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Flash flooding strands vehicles in wildfire-scarred Paradise

SAN FRANCISCO — Flash-flooding hit a wildfire-scarred area of Northern California on Thursday and swift water rescue teams were deployed to help people stranded in vehicles after a downpour in the Paradise area, officials said.

The Butte County Sheriff’s Department ordered evacuations but could not say how many people were affected.

People were being taken to a church in Chico.

Rick Carhart, a spokesman with the California Department of Forestry and Fire Protection, said there were also reports of flash-flooding in areas that were not burned.

Carhart said it’s not clear how many people were trapped, but authorities received reports of flooding on roads and of downed trees and utility poles.

“The roots and the bottoms of the utilities poles are just kind of swimming,” he said.

“It rained really hard in a short amount of time and this whole thing came up really quickly,” he said.

Butte County Sheriff’s Sgt. Brad Meyer told television stations KHSL/KNVN in Chico that about a dozen homes are affected and rafts are being used to rescue people from water that is a couple of feet deep.

“It is serious. The water is coming up so we want to make sure we get everybody out that we can,” Meyer said.

Emergency response crews previously cleared a tree that toppled in the town of Magalia, but no other reports of damage had been received after an inch of rain fell overnight in the burn zone about 140 miles (225 kilometers) northeast of San Francisco.

Paradise, a town of 27,000 people, has been under mandatory evacuation orders for nearly three weeks since a wildfire killed at least 88 people and destroyed thousands of homes.

Residents could begin returning early next week, but only if the storm doesn’t hinder efforts to clear roads and restore power, said Sheriff Kory Honea.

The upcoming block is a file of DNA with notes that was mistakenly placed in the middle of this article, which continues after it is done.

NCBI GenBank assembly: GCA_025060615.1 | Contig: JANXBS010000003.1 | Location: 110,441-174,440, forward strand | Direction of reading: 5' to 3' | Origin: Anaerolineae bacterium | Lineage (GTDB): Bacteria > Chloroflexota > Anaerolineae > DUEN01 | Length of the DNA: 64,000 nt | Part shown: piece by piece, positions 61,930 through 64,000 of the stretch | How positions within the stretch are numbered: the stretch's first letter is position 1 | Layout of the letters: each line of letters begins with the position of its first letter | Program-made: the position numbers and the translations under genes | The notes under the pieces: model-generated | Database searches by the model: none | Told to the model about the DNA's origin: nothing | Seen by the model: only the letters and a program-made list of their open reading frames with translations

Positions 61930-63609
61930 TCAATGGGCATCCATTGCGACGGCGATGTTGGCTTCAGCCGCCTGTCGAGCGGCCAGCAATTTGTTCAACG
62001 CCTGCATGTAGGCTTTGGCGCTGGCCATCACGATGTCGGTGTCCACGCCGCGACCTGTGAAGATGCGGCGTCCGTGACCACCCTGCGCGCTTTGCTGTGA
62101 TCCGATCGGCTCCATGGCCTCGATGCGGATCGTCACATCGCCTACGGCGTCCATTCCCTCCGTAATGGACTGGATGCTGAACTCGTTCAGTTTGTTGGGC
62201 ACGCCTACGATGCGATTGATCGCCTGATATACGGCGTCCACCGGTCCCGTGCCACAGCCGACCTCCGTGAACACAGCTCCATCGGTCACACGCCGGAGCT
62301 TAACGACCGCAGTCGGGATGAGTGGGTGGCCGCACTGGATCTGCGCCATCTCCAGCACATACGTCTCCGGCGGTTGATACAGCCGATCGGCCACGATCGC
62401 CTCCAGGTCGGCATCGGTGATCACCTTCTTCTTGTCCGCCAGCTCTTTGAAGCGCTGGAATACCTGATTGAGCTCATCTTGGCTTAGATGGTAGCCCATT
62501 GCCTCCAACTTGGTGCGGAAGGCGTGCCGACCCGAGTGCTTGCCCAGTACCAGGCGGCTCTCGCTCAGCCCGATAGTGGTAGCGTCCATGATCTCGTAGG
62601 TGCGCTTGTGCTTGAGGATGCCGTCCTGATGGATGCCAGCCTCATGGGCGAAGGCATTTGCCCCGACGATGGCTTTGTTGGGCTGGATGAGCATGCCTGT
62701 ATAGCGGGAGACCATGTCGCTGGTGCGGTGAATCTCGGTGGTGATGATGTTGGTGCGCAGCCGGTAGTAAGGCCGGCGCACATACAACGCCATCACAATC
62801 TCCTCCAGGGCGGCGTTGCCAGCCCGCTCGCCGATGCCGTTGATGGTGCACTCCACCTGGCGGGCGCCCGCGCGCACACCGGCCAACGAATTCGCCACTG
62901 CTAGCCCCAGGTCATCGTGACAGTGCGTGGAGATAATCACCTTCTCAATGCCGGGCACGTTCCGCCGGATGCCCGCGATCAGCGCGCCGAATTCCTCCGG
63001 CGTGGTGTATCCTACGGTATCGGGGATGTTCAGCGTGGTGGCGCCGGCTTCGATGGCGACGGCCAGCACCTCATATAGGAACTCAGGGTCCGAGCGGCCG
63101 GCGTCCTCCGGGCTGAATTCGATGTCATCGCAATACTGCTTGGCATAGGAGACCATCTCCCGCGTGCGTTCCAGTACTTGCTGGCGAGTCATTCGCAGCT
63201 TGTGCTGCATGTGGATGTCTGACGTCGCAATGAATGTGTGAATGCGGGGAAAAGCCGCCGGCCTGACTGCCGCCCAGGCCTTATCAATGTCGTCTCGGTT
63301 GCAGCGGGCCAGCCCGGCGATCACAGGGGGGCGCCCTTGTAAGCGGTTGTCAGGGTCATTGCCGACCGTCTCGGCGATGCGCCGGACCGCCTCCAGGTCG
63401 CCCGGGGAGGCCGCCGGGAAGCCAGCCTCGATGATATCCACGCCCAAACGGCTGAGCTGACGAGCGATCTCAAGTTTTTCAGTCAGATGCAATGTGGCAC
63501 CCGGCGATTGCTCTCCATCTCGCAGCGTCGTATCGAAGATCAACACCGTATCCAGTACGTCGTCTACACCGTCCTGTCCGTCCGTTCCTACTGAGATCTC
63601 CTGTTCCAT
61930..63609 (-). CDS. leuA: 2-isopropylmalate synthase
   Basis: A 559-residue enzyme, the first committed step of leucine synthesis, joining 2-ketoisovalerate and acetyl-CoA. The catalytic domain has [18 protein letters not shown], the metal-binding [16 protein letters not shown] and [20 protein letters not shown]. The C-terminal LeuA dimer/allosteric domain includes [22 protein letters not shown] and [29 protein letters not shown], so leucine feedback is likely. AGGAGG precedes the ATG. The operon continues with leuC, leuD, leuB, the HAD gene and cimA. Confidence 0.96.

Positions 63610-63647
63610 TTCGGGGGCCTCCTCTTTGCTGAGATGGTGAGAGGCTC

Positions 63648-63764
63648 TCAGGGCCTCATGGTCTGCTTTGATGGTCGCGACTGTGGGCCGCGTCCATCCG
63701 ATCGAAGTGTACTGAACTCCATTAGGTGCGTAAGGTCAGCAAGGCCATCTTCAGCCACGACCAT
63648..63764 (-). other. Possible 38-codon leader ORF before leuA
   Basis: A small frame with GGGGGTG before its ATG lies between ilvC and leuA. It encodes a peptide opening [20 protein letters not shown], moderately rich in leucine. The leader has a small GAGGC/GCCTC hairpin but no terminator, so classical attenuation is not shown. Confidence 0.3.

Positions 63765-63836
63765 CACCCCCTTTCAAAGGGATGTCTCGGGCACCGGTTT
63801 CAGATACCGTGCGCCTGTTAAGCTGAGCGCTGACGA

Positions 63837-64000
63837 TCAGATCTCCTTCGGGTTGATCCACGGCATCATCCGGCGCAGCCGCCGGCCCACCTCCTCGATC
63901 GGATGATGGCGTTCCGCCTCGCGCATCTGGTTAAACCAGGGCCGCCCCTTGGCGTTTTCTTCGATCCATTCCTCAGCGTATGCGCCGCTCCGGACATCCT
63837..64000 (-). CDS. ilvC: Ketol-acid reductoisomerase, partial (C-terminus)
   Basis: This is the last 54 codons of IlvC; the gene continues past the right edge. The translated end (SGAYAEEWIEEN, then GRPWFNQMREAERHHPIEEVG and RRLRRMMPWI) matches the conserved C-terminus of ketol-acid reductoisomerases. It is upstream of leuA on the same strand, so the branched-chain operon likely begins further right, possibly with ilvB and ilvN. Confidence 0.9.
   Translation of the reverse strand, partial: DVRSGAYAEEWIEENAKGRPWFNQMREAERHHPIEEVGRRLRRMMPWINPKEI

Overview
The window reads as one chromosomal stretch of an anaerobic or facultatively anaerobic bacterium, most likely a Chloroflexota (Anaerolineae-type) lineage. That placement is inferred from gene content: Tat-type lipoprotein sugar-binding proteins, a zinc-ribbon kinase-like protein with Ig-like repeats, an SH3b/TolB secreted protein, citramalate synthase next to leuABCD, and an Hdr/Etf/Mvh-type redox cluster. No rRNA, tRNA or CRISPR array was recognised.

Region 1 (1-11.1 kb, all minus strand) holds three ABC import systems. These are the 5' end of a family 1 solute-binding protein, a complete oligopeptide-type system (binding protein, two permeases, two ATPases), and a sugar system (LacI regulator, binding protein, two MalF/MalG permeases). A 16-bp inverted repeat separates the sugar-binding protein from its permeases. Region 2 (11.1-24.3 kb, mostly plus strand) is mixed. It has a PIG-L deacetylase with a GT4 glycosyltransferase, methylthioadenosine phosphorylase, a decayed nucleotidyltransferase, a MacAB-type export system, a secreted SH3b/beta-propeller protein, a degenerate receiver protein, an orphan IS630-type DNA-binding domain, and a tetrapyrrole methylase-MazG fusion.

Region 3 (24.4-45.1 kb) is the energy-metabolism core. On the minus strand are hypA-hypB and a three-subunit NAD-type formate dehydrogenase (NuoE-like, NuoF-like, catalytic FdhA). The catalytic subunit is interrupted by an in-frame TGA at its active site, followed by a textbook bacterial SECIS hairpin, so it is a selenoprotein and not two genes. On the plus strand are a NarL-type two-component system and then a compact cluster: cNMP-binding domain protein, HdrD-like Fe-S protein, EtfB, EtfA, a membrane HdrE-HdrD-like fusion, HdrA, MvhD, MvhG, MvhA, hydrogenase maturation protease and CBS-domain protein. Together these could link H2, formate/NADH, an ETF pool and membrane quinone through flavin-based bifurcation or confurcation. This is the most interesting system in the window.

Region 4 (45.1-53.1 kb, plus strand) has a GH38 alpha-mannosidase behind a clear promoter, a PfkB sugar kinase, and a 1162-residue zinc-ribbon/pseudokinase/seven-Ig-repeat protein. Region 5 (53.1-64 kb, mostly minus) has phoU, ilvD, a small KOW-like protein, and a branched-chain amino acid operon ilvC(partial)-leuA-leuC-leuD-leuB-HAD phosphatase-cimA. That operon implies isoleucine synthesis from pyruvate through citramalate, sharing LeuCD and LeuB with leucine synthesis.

No major problems were reported in burn zones in Southern California early Thursday, but numerous traffic accidents occurred on slick Los Angeles-area freeways and most vehicles traveling in the mountains were ordered to put chains on their tires.

On the coast near Big Sur, the California Department of Transportation closed a 12-mile (19-kilometer) stretch of Highway 1 because of potential instability.

The scenic route perched between towering mountainsides and the ocean has been dogged by slides since 2016. But the one that hit in May 2017 was monumental, requiring extensive work to rebuild the highway.

In Southern California, residents were urged to voluntarily evacuate a string of neighborhoods about 45 miles (70 kilometers) southeast of Los Angeles along a flank of the Santa Ana Mountains where a fire burned thousands of acres last summer. Mandatory evacuations were ordered for a small section of the city of Lake Elsinore beneath a burn zone.

West of Los Angeles, rain fell heavily at times in vast areas burned by fires this month and last December — an area where there are strong memories of a January downpour that unleashed devastating debris flows through the community of Montecito that killed 21 people and left two missing.

In the zone that burned this month, the city of Malibu warned of rocks falling on canyon roads and Pepperdine University closed its campus.

The weather service also issued a backcountry avalanche warning for most of the central Sierra, including the Lake Tahoe area.

Associated Press writers Christopher Weber and John Antczak in Los Angeles and Scott Sonner in Reno, Nevada contributed to this report.